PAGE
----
Email Address: email@example.com
Question: Why is the nickel larger than the dime?
Tradition and convenience. The original 5c coin was a half dime, too small to handle and easily lost. Since this silver coin was replaced with a base metal coin that did not have the legal tender status of precious metal coins, there were no restrictions on weight or size. Not only are nickels bigger but they are almost as heavy as quarter.
Name: Edward Rogers
Email Address: Eddie.firstname.lastname@example.org
Question: I am a young coin collector and I also have a large amount of knowledge about coins. But I was stumped when I found two 1986 pennies which had the spelling IIBERTY. Their condition is around an EF-40. Is there any record of this error? If so, would they have as much value if the error was not recorded?
I also have a 1954-s Nickel with a backward "C" in the middle of Monticello. It looks like there could have been some sort of rotation, but I seriously doubt it.It is possible that the coins could be counterfeit, but I do not know how to figure that out. It would be a great help if you had any knowledge or found any information about these three coins.
Your coin was probably struck from a worn die. When dies wear out the letters begin to appear less distinct and distorted. This can be caused not only by wear but by the periodic polishing that mint employees do to keep the dies smooth and free of debris. Late die state coins also show strong die erosion, especially near the rims. The lettering also appears less distinct toward the edge of the coin. Since all working dies are complete when transferred from the master hub, there is no chance of accidentally spelling LIBERTY, IIBERTY. If such an event got by all inspections, every die and therefore every coin would have this error.
Do coins from late die state or damaged dies ever bring a premium? Yes, the 1937-D 3-leg Buffalo nickel and the 1922 Plain cent are good examples. Both of these coins were victims of severe die polishing of worn dies.
Your backward "C" was created by a punch, probably so the nickel could be identified. For example, in the 70's and later, restaurants and bars had quarters painted with red nail polish to "feed" the juke box. When the service person came to collect the money from the machine the quarters with nail polish were returned to the proprietor.
Subject: 1807 90% silver Spanish Real
I am looking for a fair market price for a silver dollar size coin. It
is a Spanish real minted in 1807 of 90% silver. on the face are the words
Carolus IIII DET Gratia (something close to that I can't even read my own
writing now) and a picture of what looks to be the reigning queen of that
period. On the back are the words Hispan: ETIND * REX * M * 8R * T * H.
These words circle the outer edge of the coin and encircle what appears to
be a spanish crest with a bugle on either side. I know this is an 8 real
piece. It is packaged in card board display case with a printed history of
the Spanish reals and how these were Americas first silver dollars. You
can see evidence where merchants along the way have made "tick" or
"Scratch" marks to test the purity of the coin. All features and words are
visable and legible and in general I would rate this coin fair to good
condition. Any assistance with finding a marketable price for this coin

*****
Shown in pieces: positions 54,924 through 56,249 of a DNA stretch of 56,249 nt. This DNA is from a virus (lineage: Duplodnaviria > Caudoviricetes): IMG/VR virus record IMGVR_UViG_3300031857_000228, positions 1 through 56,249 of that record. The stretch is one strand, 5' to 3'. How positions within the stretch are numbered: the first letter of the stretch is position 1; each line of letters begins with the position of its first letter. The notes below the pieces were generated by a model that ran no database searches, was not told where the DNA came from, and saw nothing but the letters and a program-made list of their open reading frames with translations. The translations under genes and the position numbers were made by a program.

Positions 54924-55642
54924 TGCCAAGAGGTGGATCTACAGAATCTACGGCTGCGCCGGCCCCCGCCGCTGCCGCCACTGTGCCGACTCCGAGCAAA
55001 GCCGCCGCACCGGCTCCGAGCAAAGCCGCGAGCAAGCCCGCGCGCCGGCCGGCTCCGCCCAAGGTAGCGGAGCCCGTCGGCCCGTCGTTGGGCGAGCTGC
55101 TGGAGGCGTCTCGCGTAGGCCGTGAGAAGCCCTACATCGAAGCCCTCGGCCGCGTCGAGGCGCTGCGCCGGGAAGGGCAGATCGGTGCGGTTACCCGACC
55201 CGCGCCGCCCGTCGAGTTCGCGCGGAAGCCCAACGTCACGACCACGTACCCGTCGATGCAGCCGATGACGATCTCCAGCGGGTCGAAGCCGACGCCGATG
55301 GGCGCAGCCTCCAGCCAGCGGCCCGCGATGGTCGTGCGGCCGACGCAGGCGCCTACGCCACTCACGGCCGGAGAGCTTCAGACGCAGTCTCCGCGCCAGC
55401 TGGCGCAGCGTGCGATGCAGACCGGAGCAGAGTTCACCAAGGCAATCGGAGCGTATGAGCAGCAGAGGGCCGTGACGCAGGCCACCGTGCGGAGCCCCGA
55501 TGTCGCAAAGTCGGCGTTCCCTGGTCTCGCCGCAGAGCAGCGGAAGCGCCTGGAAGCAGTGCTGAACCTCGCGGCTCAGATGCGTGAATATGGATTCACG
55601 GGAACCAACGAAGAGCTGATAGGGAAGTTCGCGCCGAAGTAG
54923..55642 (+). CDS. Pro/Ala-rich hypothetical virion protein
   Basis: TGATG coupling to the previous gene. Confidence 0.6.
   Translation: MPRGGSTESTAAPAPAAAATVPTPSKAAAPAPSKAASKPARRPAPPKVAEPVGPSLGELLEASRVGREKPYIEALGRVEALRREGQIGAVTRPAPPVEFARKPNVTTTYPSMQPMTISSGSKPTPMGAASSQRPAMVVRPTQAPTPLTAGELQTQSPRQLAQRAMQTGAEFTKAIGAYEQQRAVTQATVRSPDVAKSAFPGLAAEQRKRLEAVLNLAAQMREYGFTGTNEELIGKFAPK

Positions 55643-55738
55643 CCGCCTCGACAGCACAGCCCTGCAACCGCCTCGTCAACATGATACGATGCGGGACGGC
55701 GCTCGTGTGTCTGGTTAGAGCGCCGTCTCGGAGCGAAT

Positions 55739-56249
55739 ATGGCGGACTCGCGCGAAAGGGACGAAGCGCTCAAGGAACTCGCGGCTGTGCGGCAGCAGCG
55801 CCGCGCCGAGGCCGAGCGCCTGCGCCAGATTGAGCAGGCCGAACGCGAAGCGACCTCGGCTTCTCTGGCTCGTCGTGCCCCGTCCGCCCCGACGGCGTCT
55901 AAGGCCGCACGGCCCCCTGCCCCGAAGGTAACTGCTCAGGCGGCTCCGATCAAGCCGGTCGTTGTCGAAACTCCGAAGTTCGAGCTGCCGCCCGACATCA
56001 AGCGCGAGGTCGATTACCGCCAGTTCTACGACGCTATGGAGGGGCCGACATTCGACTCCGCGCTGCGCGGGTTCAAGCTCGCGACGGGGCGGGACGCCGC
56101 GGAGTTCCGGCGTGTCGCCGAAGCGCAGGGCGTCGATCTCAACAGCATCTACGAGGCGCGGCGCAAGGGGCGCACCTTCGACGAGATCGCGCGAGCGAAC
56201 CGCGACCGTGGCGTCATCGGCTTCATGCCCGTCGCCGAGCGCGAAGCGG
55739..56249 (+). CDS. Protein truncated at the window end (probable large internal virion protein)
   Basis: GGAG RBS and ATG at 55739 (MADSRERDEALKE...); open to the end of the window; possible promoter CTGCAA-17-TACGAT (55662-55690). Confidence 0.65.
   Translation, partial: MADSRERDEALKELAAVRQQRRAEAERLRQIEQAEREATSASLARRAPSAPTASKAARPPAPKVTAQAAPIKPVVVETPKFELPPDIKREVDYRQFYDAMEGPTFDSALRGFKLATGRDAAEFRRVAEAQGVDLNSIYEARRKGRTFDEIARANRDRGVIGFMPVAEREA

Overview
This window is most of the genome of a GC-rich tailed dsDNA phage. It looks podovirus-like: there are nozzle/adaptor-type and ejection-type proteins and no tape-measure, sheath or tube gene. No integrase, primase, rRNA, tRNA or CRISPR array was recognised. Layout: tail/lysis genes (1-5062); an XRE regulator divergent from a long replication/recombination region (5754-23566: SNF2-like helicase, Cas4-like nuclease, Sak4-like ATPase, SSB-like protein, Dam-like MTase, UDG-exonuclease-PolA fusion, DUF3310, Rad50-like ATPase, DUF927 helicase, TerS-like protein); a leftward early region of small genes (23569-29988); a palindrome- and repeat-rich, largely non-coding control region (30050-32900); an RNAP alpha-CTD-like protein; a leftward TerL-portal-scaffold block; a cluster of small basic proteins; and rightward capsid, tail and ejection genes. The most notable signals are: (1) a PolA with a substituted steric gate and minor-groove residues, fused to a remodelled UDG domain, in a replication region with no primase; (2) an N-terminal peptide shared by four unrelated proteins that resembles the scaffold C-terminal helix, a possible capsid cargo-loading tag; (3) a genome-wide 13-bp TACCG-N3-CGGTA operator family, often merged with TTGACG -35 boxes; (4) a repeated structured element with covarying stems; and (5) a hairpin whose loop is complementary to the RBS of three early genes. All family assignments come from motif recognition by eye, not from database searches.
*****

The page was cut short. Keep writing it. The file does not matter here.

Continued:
will be greatly appreciated. Thank you
Your coin is a 1807 Mexico (colonial) Portrait 8 Reales, Assayer TH. The coin features a bust of King Charles IV of Spain. The abbreviated Latin legends are CAROLUS IIII DEI.GRATIA and continuing on the reverse HISPAN. ET IND. REX or in English, Charles IV by the Grace of G-d, King of Spain and the Indies.
The reverse shows a crowned shield with alternating castles and lions (representing Castile and Leon in Spain). The Pillars of Hercules are on either side.
This long running series was minted all over Latin American and in Spain and was, at the time, the world standard for money. Actually, the "Milled Dollar" or as it was known later the "Pillar Dollar" precedes the Portrait issues by a good number of years. It is true that the United States monetary system was modeled on the Pillar and Portrait 8 reales and in fact these coins were sanctioned as legal tender by the U.S. Congress until 1858.
These coins are hardly rare, especially in average circulated condition and are usually available in quantity. Rare dates and varieties are exceptions. There are several varieties of the Mexico 1807 8 Reales with the 1807/6 the most desirable. Condition is paramount as collectors want the highest possible quality for their collections. Coins with test marks, chop marks or evidence of filing or cleaning bring far less than undamaged pieces.
General values for this particular coin run from $10 -$700 depending on variety and grade.
Name: Phil Husted
Email Address: PAHPELICAN@AOL.COM
Question: What can you tell me about a silver coin struck in the 1300's in Germany relating to the Black Plague. It had a cross on one side and the imprint of a hand on the other side? What are they worth? thanks.
Germany didn't exist as a national entity in this epoch but was a group of independent States. A coin that was common to this group was the silver penny or denar. Modern numismatists assigned the name "bracteate", derived from the Latin "bractea", a thin metal plate, as a way of describing the "look" of these coins to collectors.
The designs varied with time and State but were limited to primarily to either religious themes or religious architecture. The design you mention is most closely related to the issues of Swabia from the Hall Mint. These issues began at the end of the 13th century (c. 1296) and continued for a good number of years. The coin eventually became know as "Heller", that is, minted at the Hall Mint.
Note that the Black Death didn't appear in Europe until sometime after 1334 and this coinage design predates this event. The hand motif, represents the blessing, usually of the Bishop, and the cross represents Christ (In effect, "the blessings of Christ"). The use of hands either alone or as a Bishop raising his hands in blessing are common on these silver pennies.